The best of EcoWatch, right in your inbox. Sign up for our email newsletter!
The House of Representatives voted on Feb. 16 to open the pristine Arctic National Wildlife Refuge, and along almost every acre of our coastline including off the East Coast, West Coast, the protected eastern Gulf of Mexico and Alaska's Bristol Bay to oil drilling all under the guise of funding this year's transportation bill.
The funding issue is a scam. Even the most generous revenue estimates from this reckless expansion of drilling will not be enough to fund proposed transportation projects in the bill. In addition, what small amounts of revenue might be generated from oil and gas leasing in the Arctic refuge would not be seen for ten years as oil companies will still need to explore, apply for drilling permits and start development. In short, H.R. 3408 is a fiscal gimmick that relies on unknown future revenues that are speculative at best to pay for transportation projects today.
Upon passage of the bill, Defenders' president and CEO Jamie Rappaport Clark, said, “Today, the House approved the most radical drilling-bill we have seen in recent memory. This fiscal boondoggle would industrialize the pristine coastal plain of the Arctic National Wildlife Refuge, home to iconic wildlife like polar bears and the Porcupine Caribou herd, exposing thousands of miles of coastline to chronic pollution from offshore drilling and potential oil disasters like the Deepwater Horizon.
The Arctic refuge is the largest onshore denning area for America's polar bears.
The vote comes only one day after an exploratory well exploded on Alaska's North Slope, spewing drilling mud, leaking natural gas and requiring the intervention of a company specializing in blowout control.
“Yesterday's exploratory well explosion on Alaska's North Slope demonstrates once again that drilling is a dangerous business. We can't afford to take those risks with some of our most pristine and fragile places, some of which may never recover should a drilling accident occur. The Senate should reject this funding scam and look for realistic ways to meet our transportation needs without sacrificing the health of our environment."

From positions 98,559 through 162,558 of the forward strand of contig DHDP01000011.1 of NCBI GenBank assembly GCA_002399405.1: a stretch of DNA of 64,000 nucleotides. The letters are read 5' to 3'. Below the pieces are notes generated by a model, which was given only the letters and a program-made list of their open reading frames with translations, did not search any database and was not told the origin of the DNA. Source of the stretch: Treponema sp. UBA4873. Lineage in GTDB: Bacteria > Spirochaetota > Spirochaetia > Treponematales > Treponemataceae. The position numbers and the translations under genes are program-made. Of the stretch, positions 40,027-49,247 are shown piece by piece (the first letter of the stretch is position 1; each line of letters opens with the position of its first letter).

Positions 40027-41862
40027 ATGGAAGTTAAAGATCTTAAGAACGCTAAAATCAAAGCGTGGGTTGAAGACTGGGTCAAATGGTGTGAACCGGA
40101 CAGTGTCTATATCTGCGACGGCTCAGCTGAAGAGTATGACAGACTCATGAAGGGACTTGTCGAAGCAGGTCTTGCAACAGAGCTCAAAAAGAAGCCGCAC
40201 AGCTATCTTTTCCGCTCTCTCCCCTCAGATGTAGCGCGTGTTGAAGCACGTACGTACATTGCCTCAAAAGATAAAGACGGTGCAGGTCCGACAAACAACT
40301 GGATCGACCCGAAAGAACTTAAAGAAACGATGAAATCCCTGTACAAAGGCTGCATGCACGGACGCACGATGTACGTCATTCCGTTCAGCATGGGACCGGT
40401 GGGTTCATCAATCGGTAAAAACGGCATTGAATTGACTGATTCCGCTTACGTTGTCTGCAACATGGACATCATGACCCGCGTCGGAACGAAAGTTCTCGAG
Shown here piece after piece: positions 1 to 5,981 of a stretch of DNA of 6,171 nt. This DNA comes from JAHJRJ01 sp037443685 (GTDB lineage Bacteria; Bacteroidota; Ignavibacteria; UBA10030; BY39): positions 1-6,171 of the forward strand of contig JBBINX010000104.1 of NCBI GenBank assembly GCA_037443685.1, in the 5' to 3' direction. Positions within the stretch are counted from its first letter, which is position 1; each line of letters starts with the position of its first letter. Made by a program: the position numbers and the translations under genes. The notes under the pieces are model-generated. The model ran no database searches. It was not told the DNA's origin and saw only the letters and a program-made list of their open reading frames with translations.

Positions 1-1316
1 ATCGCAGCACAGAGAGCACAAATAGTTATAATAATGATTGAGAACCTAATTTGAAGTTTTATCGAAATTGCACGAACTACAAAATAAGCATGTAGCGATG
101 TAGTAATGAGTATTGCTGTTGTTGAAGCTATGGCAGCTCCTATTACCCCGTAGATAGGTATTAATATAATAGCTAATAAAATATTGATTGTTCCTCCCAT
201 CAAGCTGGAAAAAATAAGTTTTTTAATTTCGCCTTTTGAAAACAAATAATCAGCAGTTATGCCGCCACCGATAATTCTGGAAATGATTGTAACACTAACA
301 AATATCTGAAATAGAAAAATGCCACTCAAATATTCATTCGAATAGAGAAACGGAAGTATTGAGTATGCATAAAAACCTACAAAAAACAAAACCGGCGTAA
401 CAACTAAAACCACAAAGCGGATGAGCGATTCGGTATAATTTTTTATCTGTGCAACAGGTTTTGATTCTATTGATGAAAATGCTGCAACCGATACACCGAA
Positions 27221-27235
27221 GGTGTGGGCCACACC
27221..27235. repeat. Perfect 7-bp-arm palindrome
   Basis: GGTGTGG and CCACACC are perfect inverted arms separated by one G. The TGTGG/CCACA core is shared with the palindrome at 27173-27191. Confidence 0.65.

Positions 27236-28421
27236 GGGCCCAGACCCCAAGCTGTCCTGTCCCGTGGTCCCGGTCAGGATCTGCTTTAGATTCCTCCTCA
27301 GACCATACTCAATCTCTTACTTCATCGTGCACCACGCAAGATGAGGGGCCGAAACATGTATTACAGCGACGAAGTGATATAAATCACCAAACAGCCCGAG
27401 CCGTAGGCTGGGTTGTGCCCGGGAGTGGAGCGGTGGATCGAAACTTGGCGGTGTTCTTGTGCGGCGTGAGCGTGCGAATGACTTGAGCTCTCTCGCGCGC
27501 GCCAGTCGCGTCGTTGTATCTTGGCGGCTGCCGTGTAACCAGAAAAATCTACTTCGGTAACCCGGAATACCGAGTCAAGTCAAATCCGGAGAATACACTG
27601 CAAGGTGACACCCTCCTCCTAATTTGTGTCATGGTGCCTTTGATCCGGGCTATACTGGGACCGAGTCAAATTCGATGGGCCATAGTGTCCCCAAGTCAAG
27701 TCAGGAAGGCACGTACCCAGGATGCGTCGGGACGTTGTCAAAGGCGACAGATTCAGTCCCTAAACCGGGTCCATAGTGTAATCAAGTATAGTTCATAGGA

For more information, click here.
EcoWatch Daily Newsletter
The world awakened to the hole in the ozone layer in 1985, which scientists attributed it to ozone depleting substances. Two years later, in Montreal, the world agreed to ban the halogen compounds causing the massive hole over Antarctica. Research now shows that those chemicals didn't just cut a hole in the ozone layer, they also warmed up the Arctic.
Formosa Plant May Still Be Releasing Plastic Pollution in Texas After $50M Settlement, Activists Find
On the afternoon of Jan. 15, activist Diane Wilson kicked off a San Antonio Estuary Waterkeeper meeting on the side of the road across from a Formosa plastics manufacturing plant in Point Comfort, Texas.
After Wilson and the waterkeeper successfully sued Formosa in 2017, the company agreed to no longer release even one of the tiny plastic pellets known as nurdles into the region's waterways. The group of volunteers had assembled that day to check whether the plant was still discharging these raw materials of plastics manufacturing.
Malaysia Sends Plastic Waste Back to 13 Wealthy Countries, Says It Won’t Be 'the Rubbish Dump of the World'
The Southeast Asian country Malaysia has sent 150 shipping containers packed with plastic waste back to 13 wealthy countries, putting the world on notice that it will not be the world's garbage dump, as CNN reported. The countries receiving their trash back include the United States, the United Kingdom, France and Canada.